When looking at these different perspectives, it’s clear that while HR leaders have gained influence – 59% of HR leaders told us in our previous research report Changing Expectations and Perceptions of HR that they’ve become more influential as leaders – there’s still plenty of room left for them to develop HR’s leadership and impact across the business even further.
HR must free up capacity
Why then, if HR and people leaders have had more opportunity to influence and lead, is the chance not being seized? Our previous report in the HR in the Moment Research series, found most HR leaders (up to 60%) said their workload had increased as a direct result of the pandemic, with 40% of HR leaders saying they’re too focused on paperwork and admin.
The challenge then, is for HR to free up capacity within their teams so they can redirect and focus their efforts into leadership and driving change. Automation and self-service play a vital role in this. Another way is by providing business leaders with more meaningful and actionable insights, and more useful recommendations for the business.
C-suite leaders have a lot more confidence in HR’s leadership abilities than HR and People leaders themselves do.”
HR and leadership: the next steps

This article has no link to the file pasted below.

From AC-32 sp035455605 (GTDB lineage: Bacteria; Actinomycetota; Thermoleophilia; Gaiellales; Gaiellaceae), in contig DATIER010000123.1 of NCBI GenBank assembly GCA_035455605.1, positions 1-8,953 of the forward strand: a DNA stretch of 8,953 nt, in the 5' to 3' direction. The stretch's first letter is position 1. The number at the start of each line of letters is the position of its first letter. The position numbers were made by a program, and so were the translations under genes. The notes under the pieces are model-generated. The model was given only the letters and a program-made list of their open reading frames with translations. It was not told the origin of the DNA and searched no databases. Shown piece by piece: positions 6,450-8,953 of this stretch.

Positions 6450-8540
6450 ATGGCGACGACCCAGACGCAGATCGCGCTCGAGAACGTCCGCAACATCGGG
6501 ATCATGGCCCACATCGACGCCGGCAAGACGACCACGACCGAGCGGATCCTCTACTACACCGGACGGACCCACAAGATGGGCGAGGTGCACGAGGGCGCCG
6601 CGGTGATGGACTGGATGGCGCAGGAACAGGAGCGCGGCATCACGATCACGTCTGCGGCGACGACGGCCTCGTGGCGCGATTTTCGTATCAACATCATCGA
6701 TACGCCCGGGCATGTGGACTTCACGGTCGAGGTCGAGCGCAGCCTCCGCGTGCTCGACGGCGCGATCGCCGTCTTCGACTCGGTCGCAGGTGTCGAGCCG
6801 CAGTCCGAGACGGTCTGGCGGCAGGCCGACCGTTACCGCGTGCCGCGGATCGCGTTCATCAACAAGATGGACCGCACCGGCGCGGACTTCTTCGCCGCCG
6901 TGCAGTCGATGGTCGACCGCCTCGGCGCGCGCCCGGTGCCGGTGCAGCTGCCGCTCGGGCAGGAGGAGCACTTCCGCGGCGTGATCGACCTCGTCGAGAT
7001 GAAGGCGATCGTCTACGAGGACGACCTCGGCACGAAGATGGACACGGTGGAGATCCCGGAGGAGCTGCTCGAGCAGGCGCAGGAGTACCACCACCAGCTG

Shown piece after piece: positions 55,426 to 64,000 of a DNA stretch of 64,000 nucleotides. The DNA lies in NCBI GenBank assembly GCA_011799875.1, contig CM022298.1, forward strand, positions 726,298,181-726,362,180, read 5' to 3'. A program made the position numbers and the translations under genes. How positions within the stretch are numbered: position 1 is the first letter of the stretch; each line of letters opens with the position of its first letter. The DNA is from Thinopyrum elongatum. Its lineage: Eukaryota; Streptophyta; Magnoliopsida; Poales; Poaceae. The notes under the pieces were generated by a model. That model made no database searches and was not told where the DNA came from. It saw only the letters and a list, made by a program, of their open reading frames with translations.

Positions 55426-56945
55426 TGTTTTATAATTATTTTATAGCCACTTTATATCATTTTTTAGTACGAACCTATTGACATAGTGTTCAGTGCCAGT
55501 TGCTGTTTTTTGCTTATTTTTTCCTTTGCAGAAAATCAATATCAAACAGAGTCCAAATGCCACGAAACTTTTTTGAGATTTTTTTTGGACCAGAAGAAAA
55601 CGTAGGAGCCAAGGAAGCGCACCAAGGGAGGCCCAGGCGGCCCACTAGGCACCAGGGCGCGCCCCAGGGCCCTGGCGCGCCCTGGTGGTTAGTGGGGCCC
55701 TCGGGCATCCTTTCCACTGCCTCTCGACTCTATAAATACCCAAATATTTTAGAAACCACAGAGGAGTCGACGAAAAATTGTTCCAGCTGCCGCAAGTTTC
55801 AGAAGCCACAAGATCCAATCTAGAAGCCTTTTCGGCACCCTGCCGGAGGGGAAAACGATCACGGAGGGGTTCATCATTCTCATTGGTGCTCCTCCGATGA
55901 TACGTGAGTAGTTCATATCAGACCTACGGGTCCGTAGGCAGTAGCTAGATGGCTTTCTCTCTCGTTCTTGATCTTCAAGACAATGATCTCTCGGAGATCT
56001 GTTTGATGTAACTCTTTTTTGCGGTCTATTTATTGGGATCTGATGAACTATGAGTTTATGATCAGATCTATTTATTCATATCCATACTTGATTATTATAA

Businesses have an abundance of HR and people data at their fingertips, and HR leaders are in prime position to provide insights that drive real and measurable business impact. Yet our research findings from Impact Through Insights show that despite 94% of the c-suite receiving data from HR, more than half (68%) are not heavily reliant on it.
What we discovered was a gap between the type of metrics c-suite want, and what HR is actually providing. Our c-suite respondents told us that “leading metrics” such as employee satisfaction rates and cost per hire data would be invaluable, but in many instances, HR and people teams are not providing this.
The role of HR tech in helping organisations achieve their business priorities must not be underestimated either. Our research identified a need for more investment in training and technology for HR, so that data can be accurately interpreted to make inferences about the future and provide the kind of insightful recommendations that improve strategic decision making.
What now for HR leaders?
The pandemic has thrust HR leaders into bold new territory, exploring new ways of working, experimenting with resources, and navigating unparalleled challenges like never before.
As we move into this next chapter, our new research shows that HR and people leaders have a once in a generation opportunity to take on more of a visible, leadership role – and fellow c-suite leaders are expecting HR to do so. But this can only happen if HR leaders can properly leverage HR tech and automation to free up precious time, away from admin and towards proactive analysis, to deliver the insights that will truly make all the difference to business outcomes.
The spotlight is on HR. The question is: are HR and people leaders ready to step in and play the leading role before it moves away?